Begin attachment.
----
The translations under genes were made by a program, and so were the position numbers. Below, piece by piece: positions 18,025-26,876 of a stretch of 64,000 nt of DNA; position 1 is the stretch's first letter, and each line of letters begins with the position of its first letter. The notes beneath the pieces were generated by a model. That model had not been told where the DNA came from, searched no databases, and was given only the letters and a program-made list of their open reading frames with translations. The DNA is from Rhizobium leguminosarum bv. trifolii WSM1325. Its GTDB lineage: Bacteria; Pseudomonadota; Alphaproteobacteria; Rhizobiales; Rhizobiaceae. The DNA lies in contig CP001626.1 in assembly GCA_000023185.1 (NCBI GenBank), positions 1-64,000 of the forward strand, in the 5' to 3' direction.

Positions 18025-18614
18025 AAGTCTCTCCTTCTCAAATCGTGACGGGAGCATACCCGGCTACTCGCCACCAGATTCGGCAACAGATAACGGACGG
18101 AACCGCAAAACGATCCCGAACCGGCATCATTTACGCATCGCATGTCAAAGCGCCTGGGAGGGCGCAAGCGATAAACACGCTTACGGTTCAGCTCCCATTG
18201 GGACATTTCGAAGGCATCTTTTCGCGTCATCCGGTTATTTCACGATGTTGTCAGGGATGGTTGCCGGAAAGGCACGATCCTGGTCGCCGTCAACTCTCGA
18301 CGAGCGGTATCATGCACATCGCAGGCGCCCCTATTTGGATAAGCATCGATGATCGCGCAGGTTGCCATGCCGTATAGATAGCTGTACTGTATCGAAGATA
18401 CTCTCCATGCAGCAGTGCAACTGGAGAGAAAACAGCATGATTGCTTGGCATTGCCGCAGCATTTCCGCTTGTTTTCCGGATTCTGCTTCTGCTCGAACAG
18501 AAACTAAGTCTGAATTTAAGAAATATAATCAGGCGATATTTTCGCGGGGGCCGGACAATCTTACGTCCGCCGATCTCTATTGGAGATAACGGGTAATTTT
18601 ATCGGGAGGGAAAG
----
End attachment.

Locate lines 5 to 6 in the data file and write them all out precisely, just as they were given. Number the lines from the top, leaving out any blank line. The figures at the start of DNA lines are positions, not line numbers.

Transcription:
18201 GGACATTTCGAAGGCATCTTTTCGCGTCATCCGGTTATTTCACGATGTTGTCAGGGATGGTTGCCGGAAAGGCACGATCCTGGTCGCCGTCAACTCTCGA
18301 CGAGCGGTATCATGCACATCGCAGGCGCCCCTATTTGGATAAGCATCGATGATCGCGCAGGTTGCCATGCCGTATAGATAGCTGTACTGTATCGAAGATA